Industrial hemp is one of the most interesting and useful materials available for making various types of bedding. Apart from its many other uses, hemp and hemp bedding also rate as the most eco-friendly of all textiles worldwide.
What is Hemp?
Hemp is a renewable, hugely sustainable plant that is also incredibly versatile. It grows quickly and enriches the soil as it grows. Hemp doesn’t need fertilizers and it doesn’t need very much water to grow.
It is the fiber of its outer stalk that is used for textiles; and these are suitable for a wide range of products from bedding to clothing. The fiber of its inner stalk is suitable for building materials (it is used for making bricks, render, insulation and much more) and for making cellulose. The seed kernels can be used for making nutritional oils, and the husk for a variety of biodegradable plastics.
Those in the know will prove that the reality is that hemp has the potential to end our reliance on fossil fuels once and for all. Not only can it provide materials for clothing, housing and soft furnishing (including hemp bedding), but because of this, it has the potential to provide loads of employment for those who work with the material, from harvest to production of any type of product.
So why is it controversial? The short answer relates to criminality of a kind.
In human terms you could say that if you were related to a criminal, you’d be a baddie; if you were related to a hero, you’d be in better company. And so it is for hemp, which is a close relation to marijuana or the cannabis plant. But you can’t get high on hemp and you can’t build houses out of marijuana… so it’s not a very fair deal. Yet in many parts of the world hemp is outlawed and cannot be grown.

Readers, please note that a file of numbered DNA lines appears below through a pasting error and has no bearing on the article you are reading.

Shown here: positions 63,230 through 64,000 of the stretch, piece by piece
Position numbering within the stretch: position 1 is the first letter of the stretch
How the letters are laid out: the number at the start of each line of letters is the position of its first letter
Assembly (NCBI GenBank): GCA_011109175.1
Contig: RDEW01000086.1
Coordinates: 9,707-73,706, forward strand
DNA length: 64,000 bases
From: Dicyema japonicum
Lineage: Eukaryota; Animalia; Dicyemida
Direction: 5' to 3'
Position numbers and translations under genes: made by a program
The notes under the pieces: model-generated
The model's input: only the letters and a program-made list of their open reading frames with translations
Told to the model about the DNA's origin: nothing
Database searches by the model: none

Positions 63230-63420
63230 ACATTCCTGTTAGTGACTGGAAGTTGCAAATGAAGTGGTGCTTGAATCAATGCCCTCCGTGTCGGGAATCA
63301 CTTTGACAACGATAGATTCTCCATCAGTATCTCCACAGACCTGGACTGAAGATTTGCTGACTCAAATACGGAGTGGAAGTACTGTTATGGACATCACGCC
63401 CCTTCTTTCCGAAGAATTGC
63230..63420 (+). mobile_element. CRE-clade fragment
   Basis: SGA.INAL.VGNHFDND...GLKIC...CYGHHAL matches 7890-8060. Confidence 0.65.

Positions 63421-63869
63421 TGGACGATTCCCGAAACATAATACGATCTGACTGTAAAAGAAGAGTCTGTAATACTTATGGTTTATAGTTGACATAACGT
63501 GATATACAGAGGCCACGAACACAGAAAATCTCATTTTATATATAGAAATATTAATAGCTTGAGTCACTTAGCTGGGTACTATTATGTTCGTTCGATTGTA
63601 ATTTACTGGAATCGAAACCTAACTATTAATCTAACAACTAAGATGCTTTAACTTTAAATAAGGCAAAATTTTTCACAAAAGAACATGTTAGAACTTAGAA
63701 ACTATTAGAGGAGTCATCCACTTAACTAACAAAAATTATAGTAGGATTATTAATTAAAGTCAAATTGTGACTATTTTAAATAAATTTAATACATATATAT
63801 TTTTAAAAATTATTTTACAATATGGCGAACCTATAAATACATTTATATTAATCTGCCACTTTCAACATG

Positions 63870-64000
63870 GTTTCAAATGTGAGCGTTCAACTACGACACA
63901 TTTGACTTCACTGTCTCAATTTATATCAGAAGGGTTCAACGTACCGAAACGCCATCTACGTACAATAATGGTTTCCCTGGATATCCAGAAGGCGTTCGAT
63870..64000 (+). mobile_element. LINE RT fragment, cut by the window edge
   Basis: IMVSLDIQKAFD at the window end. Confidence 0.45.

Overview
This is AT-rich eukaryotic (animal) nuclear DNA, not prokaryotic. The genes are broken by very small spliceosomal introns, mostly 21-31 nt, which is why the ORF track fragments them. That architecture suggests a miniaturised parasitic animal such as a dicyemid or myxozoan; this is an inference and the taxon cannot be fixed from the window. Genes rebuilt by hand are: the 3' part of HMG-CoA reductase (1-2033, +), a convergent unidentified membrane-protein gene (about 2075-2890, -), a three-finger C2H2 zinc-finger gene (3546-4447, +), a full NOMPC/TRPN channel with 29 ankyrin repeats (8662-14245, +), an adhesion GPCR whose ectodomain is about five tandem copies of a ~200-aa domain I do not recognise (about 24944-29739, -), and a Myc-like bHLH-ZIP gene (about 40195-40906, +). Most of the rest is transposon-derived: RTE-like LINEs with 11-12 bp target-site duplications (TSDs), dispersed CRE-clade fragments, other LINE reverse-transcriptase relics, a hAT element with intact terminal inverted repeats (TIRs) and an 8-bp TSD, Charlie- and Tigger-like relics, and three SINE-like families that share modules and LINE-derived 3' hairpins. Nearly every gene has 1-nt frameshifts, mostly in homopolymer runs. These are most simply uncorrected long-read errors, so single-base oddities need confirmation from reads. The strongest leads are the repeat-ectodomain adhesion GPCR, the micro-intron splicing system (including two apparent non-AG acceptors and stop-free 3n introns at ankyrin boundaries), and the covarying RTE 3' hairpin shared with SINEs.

A Very Short History of Hemp
The English word “hempe” first appeared in a dictionary in 1000. But in terms of textiles – at least in the bedding category – it was as early as 8000 BC that the earliest known cloth fabric woven from hemp was created in China. Five thousand years later hemp was considered to be the most important textile, even in China where silk production was flourishing. At this time it was widely used for clothing, because the fiber was so strong.
From the fifth century BC until late in the nineteenth century, hemp was used to make sails and riggings for sailing ships, because it was (and still is) remarkably resistant to weather and mildew.
Interestingly, in the early nineteenth century, the word “linen” was used to describe a range of so-called fine fabrics including both linen, which was made from flax, and hemp fabrics.
Hemp has had its ups and downs ever since, but today, the fibers obtained from the plant place it firmly at the forefront of organic options for sheets and bedding in general.
Hemp Paper (Don’t You Read before you go to Sleep?)
Since bedding is in fact a relatively minor product in the overall scheme of hemp production, it is worth noting that the Chinese, who were early users of the hemp plants, started making paper from it around 100 BC.
Even more interestingly, the Guttenberg Bible was printed on hemp paper in 1465, and hemp papermaking began in earnest in England in 1494. The American Declaration of Independence and the US Constitution were drafted on paper made from hemp – which was after Benjamin Franklin had started the first hemp paper mill in America, so it had its own source of paper.